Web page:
Format

Send to

Choose Destination
JMIR Res Protoc. 2018 Nov 1;7(11):e11298. doi: 10.2196/11298.

Efficacy of an Online Self-Help Treatment for Comorbid Alcohol Misuse and Emotional Problems in Young Adults: Protocol for a Randomized Controlled Trial.

Author information

1
Department of Psychology, University of Manitoba, Winnipeg, MB, Canada.
2
Swiss Research Institute for Public Health and Addiction, University of Zurich, Zurich, Switzerland.
3
Department of Psychology, Concordia University, Montreal, QC, Canada.
4
Clinical Health Psychology, University of Manitoba, Winnipeg, MB, Canada.
5
Arkin Mental Health Care, University of Amsterdam, Amsterdam, Netherlands.
6
Trimbos Institute, Netherlands Institute of Mental Health and Addiction, Utrecht, Netherlands.
7
Academic Medical Center, Department of Psychiatry, University of Amsterdam, Amsterdam, Netherlands.
8
Department of eMental Health, University of Erlangen-Nuremberg, Erlangen, Germany.
9
University of Regina, Psychology, Regina, SK, Canada.

Abstract

BACKGROUND:

Alcohol misuse and emotional problems (ie, depression and anxiety) are highly comorbid among Canadian young adults. However, there is a lack of integrated, accessible, and evidence-based treatment options for these young adults.

OBJECTIVE:

The main goal of this study is to develop and test the efficacy of an integrated, online self-help program designed to target both alcohol misuse and emotional problems.

METHODS:

A two-arm randomized controlled trial design will be used to compare the efficacy of the online integrated treatment to a psychoeducational control group. A target sample of 214 participants will be recruited and randomly assigned to either condition. The integrated treatment will last 8 weeks, and participants will work through 12 modules. Modules will incorporate content based on principles of cognitive behavioral therapy and motivational interviewing. Participants in the control group will receive links to psychoeducational resources and will have access to the full treatment after follow-up. The primary outcome will be the number of Canadian standard drinks consumed in the week leading up the assessment. Secondary outcomes of interest include symptoms of depression, anxiety, alcohol-related problems, quality of life, and use of other drugs. Assessments will be completed at 3 time-points: at baseline, at the end of treatment (ie, 8 weeks), and at follow-up (ie, 24 weeks). Upon completion, data will be analyzed using generalized linear mixed models.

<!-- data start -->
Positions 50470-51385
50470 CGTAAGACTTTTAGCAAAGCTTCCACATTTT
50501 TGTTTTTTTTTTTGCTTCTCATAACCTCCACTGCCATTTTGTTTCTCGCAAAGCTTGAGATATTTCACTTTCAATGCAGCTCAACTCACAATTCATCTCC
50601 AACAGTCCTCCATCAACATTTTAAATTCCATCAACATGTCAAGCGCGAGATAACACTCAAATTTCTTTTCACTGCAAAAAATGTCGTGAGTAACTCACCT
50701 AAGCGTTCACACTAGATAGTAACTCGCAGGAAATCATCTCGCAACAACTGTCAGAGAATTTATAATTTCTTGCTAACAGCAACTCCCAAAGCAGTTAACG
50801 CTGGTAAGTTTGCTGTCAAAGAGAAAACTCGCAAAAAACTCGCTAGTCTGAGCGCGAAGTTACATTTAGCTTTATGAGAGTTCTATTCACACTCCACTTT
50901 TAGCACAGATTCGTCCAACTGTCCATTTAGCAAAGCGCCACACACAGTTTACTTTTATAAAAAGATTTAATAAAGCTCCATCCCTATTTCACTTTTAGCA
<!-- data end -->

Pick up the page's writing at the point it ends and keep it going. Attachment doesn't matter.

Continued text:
RESULTS:

Data collection began in June 2018 and will continue until January 2020. Final study results will be submitted for publication by July 2020.

CONCLUSIONS:

Currently, there are no integrated treatments designed to target alcohol misuse and the range of emotional problems experienced by young adults. This research stands to provide an effective, accessible (ie, Web-based), and feasible option to treat the many struggling young adults in this country.

TRIAL REGISTRATION:

ClinicalTrials.gov ID NCT03406039; https://clinicaltrials.gov/ct2/show/NCT03406039 (Archived by WebCite at http://www.webcitation.org/72fDefnrh).

REGISTERED REPORT IDENTIFIER:

PRR1-10.2196/11298.

KEYWORDS:

alcohol misuse; anxiety; cognitive behavioral therapy; depression; integrated treatment; mobile phone; motivational interviewing; online; self-help

PMID:
30389649
DOI:
10.2196/11298
Free full text

Supplemental Content

Full text links

Icon for JMIR Publications
Loading ...
Support Center